Last night Nintendo’s President, Satoru Iwata, announced to the world the next generation of Pokémon. Generation VI, labelled Pokémon X and Pokémon Y, are Nintendo’s leap from the regular 2D, sprite-based series that everyone knows and loves, into a fully 3D world. But is the graphical leap really that good of an idea?
When the official Pokémon twitter announced they had an announcement, people were instantly intrigued. Not only did Nintendo not announce it, it wasn’t a region-specific announcement, which led to rumours flying around everywhere. The first - and most prevalent - rumour was that it was a remake of the Pokémon Ruby/Sapphire/Emerald series of games; Nintendo remade Generation I roughly 10 years after its release in the West, and they remade Generation II roughly 10 years after its release in the west. 10 years ago this year, Pokémon Ruby/Sapphire/Emerald was released in the west – so it was rather normal to assume that it was a remake coming along.
But it wasn’t. Instead, here we are with a brand new series of games for the Nintendo 3DS console, which is definitely the right decision on Nintendo’s part. Pokémon Black/White 2 was released not very long ago, and on the Nintendo DS. It’s an ample opportunity for Nintendo to ramp things up with the next game in the series.
Pokémon has been in a bit of a slump recently. Pokémon Black/White and their sequels just didn’t seem to have the same magic as the previous titles; the designs of the creatures were uninspired (fan-favourites to criticise were the Ice Cream and the Garbage Bag), the “3D” city gimmicky, and the whole region just uninspired compared to previous efforts. Fans were receptive – it was a new game, after all – but nothing compared to the previous efforts of Game Freak and Nintendo.
So what needs to change? Pretty much what Nintendo seem to be doing with the title. It’s on the 3DS, finally, which has a ton more processing power than the Nintendo DS. It’s 3D, resembling something like Final Fantasy III on the Nintendo DS, if much more crisp and refined. The battle system is now 3-dimensional, resembling something from Pokémon Colosseum and a much-needed visual upgrade from the usual 2D style of battle. There are new travelling mechanics – in the trailer video alone, there appears to be rollerblading, and at one point you can jump across gaps using ropes.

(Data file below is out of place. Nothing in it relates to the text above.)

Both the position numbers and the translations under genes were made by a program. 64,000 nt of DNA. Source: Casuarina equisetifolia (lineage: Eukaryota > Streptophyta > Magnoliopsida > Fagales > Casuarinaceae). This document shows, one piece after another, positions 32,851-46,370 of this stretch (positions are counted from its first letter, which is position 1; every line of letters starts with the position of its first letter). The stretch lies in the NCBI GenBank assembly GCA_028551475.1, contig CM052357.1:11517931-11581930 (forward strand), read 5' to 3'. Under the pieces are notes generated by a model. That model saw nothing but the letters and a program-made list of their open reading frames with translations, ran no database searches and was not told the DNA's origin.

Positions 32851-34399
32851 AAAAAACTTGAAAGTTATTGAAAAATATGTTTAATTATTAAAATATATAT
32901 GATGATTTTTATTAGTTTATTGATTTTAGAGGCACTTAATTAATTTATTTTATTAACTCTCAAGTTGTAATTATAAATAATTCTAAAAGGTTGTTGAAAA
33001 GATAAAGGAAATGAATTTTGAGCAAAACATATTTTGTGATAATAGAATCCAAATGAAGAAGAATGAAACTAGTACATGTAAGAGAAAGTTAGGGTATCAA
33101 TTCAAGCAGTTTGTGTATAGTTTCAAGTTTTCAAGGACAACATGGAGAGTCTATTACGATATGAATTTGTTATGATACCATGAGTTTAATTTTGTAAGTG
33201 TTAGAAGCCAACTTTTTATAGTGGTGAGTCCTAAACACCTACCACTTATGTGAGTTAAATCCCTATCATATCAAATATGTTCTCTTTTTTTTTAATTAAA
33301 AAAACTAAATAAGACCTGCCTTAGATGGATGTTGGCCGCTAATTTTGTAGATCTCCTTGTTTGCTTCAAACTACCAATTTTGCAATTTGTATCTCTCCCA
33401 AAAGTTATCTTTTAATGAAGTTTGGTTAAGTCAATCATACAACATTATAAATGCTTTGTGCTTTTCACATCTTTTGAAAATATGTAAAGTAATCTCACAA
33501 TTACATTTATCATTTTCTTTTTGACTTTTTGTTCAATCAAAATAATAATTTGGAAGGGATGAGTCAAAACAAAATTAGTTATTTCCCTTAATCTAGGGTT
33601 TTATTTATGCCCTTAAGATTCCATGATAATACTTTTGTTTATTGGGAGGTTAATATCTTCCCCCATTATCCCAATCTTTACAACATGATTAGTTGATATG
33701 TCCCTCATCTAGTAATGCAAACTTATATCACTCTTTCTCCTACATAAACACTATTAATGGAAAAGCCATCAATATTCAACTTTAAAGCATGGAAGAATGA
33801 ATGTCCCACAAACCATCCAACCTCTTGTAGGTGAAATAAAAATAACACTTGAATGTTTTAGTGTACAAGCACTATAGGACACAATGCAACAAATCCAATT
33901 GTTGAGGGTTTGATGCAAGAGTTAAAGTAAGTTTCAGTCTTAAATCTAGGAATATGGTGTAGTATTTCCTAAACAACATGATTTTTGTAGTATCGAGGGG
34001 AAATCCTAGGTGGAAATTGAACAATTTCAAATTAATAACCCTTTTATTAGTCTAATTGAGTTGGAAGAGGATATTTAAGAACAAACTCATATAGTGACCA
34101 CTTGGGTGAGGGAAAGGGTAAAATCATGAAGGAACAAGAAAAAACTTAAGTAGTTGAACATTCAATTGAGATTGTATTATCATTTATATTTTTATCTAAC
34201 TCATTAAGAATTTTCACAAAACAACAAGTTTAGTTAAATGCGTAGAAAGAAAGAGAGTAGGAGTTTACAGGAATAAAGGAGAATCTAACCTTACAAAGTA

Does this mean you can move diagonally, instead of just vertically and horizontally? Are Nintendo finally updating their games to attract new fans as well as attract the old ones back? When Nintendo first released Pokémon Red/Blue in the west, I was just 5 years old. The intended demographic were kids between the ages of 9 and 14, so that would place the demographic at the time between 23 and 28; does Nintendo intend on bringing them back into their childhood game, to make Pokémon the big thing it once was?
Let’s be honest here. Kids will buy Pokémon no matter what Nintendo do to it. It consecutively sells millions of copies in Japan alone, with every mainstream release. And it will continue to do it no matter what Nintendo do. But that doesn’t make this game less of a risk because of its popularity. If the transition into a fully-3D world is anything but amazing, Pokémon’s credibility will take a massive hit. There is already criticism about the Pokémon just revealed – the three starters, and two namesake legendaries – and how uninspired some of them are, how they look like fan-art, how the Fire starter better not evolve into a Fire/Fighting combo… in short, there’s a lot of fears about this instalment.
But people felt the same way about Pokémon Ruby/Sapphire, and they’re now the games people are clamouring for. Just from the updates we’ve seen from one single trailer, I know that those fans won’t be disappointed, but rather pleasantly surprised. It’s not the game they wanted at all, but it will be better. Nintendo will prove that Pokémon is one of the best game series in the world… again.
By Thomas Robinson
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